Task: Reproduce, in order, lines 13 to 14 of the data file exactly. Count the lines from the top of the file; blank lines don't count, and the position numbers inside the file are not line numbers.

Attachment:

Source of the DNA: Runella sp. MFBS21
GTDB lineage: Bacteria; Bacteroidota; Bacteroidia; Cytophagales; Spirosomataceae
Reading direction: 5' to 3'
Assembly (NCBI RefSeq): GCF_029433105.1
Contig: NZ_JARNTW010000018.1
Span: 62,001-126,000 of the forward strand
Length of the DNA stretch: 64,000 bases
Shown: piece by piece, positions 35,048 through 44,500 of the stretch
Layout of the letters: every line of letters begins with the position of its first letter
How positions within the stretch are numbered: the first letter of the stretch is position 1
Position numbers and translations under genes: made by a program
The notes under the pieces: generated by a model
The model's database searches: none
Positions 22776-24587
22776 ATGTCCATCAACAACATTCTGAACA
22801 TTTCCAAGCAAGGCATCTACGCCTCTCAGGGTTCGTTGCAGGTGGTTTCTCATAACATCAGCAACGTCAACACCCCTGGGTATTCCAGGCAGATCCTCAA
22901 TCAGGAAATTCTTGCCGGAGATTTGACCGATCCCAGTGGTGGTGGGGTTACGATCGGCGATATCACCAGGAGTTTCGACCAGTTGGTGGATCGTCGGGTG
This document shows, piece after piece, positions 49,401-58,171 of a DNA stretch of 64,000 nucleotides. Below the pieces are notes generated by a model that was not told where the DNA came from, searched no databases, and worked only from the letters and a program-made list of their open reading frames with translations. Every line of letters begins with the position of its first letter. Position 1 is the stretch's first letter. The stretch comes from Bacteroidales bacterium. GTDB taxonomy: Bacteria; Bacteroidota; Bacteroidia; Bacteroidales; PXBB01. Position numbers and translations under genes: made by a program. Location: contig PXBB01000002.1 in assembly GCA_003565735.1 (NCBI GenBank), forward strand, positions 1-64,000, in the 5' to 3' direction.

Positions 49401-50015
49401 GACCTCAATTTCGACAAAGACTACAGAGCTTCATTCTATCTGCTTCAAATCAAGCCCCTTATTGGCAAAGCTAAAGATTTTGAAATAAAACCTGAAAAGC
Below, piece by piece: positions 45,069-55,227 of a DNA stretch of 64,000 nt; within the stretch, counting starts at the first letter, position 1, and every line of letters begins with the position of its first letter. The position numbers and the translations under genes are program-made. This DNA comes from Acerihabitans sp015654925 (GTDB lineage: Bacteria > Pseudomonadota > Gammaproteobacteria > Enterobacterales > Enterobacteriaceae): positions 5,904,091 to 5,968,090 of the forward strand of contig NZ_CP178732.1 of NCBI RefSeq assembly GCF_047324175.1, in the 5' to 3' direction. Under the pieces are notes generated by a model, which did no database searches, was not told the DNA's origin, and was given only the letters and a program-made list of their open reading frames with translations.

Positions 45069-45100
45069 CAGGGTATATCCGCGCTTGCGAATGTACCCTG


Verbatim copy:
The model's database searches: none
Positions 22776-24587